Other Alternatives: There aren't a ton of good, browser-based online RSS services out there, but you can always store your RSS feeds locally on your desktop or phone instead. Feedly is a very popular service worth mentioning, but it does sync with Google, so you aren't truly escaping Google by using it.

The Best Picasa Web Alternative: Flickr

This one's a no-brainer: Flickr is one of the most popular photo-sharing sites on the 'net, and that's because it's very well put together. While Picasa has Google integration and 1GB of free space, Flickr lets you licence the photos as you see fit, and has a bunch of really cool social features that get you in touch with like-minded photographers (and gives others the chance to see your work). It also has a built-in image editor for you to tweak your photos, which is pretty great.

Other Alternatives: SmugMug, which provides a beautiful, customisable interface for viewing your photo collection, though lacks the community that makes Flickr so strong; and Dropbox, which is not only a dead simple way to get your photos in the cloud, but also offers a barebones album view for showing them to your friends.

The Best Google Docs Alternative: Zoho Docs

This is another area that Google wouldn't win even if it were in the picture. Zoho Docs lets you edit documents, spreadsheets and presentations from its web interface, which has all kinds of features that we've seen before — from line spacing to numbered lists to bold and italics — to less widespread ones, like inserting quotes around a sentence or changing the case with one click. Users familiar with pre-ribbon Microsoft Office will find its interface very easy to get around, and the addition of collaboration and version control are really just the icing on the cake.

It's worth mentioning that Office 365 from Microsoft is just as good, if not better than Zoho Docs — but with the addition of a $US6/month subscription price. That said, if you want full compatibility with Microsoft Office, Office 365 might be worth the cost, though we recommend checking out Zoho Docs first. After you do, you won't be sad you switched away from Google.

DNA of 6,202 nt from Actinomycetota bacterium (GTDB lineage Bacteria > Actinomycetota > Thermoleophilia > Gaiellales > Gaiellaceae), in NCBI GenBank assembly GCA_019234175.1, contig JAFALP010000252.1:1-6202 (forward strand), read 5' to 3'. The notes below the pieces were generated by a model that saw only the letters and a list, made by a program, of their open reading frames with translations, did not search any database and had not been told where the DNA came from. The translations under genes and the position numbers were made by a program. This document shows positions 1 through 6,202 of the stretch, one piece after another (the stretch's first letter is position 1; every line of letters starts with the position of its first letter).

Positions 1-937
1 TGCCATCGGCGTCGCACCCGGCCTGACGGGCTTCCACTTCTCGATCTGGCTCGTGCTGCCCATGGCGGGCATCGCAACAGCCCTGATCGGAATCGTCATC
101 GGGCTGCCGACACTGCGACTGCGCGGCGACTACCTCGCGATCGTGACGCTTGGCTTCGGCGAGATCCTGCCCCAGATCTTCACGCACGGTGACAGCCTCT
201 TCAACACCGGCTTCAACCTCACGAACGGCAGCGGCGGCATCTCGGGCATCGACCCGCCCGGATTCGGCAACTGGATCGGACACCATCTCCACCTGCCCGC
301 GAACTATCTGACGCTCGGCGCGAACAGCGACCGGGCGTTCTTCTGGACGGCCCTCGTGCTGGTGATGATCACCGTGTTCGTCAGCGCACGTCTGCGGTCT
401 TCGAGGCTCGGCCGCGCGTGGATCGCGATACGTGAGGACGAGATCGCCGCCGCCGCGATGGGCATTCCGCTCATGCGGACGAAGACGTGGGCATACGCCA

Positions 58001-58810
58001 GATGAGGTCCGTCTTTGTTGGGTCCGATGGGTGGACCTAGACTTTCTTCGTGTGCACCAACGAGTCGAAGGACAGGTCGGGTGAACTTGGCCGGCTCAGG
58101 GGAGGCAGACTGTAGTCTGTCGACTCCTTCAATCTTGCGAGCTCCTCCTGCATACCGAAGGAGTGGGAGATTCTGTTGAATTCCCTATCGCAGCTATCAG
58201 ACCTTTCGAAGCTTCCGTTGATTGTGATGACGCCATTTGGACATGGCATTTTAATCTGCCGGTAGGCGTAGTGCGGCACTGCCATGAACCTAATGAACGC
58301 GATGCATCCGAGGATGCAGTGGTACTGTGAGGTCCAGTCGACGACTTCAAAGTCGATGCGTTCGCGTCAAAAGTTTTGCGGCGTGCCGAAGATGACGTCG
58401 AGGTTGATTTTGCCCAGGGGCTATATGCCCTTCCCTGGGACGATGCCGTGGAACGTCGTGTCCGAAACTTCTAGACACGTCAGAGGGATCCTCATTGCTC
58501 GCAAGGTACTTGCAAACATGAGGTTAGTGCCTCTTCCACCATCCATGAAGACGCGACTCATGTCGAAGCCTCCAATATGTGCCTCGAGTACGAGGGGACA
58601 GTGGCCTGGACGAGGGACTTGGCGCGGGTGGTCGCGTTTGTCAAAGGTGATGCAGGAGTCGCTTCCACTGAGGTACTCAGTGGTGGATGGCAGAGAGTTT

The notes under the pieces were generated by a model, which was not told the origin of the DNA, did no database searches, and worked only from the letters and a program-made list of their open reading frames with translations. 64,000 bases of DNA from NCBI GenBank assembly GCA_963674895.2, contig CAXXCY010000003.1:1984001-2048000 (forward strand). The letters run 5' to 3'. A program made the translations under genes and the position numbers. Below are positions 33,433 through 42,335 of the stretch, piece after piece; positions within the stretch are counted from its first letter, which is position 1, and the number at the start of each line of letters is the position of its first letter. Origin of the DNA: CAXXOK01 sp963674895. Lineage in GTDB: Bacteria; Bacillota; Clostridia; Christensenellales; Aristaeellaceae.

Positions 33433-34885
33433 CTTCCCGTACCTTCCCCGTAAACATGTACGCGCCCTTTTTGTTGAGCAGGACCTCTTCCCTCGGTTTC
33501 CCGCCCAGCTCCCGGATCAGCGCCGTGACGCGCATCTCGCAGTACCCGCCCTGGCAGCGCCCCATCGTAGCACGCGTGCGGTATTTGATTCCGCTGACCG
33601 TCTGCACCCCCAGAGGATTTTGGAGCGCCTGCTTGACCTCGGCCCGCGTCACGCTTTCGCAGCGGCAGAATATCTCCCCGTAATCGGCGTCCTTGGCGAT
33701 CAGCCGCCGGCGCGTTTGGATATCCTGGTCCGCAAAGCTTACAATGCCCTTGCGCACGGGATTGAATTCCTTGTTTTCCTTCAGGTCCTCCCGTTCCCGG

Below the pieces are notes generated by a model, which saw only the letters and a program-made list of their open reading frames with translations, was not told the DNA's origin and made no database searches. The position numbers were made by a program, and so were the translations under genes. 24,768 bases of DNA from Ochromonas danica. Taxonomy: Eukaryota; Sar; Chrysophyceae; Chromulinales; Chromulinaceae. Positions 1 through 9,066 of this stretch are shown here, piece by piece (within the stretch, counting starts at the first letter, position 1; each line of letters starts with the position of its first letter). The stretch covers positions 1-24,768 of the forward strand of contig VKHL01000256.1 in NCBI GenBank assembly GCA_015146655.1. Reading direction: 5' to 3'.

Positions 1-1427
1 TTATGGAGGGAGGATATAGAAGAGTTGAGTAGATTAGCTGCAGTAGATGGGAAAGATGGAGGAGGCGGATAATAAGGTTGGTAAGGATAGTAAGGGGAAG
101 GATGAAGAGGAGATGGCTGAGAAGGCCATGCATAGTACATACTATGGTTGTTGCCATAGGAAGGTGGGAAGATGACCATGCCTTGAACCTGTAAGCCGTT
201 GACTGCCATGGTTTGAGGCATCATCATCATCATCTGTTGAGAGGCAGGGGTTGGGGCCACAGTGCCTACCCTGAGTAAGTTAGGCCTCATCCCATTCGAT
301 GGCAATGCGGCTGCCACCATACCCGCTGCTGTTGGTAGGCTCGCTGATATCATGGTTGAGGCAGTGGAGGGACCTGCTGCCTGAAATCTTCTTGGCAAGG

Other Alternatives: Microsoft Office 365, described above; and Evernote, which isn't an Office suite per se, but a web app that you guys mentioned was your first go-to for online document editing.

This is far from a comprehensive list of Google's services or the alternatives out there, but these were our favourites after lots of testing. We wish there had been a few more independent services worth featuring, but they're surprisingly hard to find (that is, if you care about a good feature set). Share your own favourite alternatives in the comments below.


Comments

    Some excellent advice here - having grown up with Netscape, AltaVista and Yahoo! I must admit that I am not entrenched to Google. However, every so often I do try its services and see if they stack up..and they do not.

    I have used Yahoo! as my search engine since 1990 (there were no real alternatives at the time) but still find that it returns search results far closer to my needs than any other search engine.

    Likewise, I've had a Hotmail account since the days when we only needed a 4-digit password! I still have the same account and while i have not adopted all the new features, I have been able to take on the ones I want and have been given no reason to leave.

    For photos I use Flickr - the ability to sort in to groups, or sets, and to put different levels of access on each means i can put personal family photos there for family, and make public the good shots which I am lucky to occasionally capture.

    I must admit that I do use Google maps...but that's my only interaction with them.

    Yeah, I got the shits up with Google about two days they changed their search page to the Google+ layout with the side bar and all that other crap.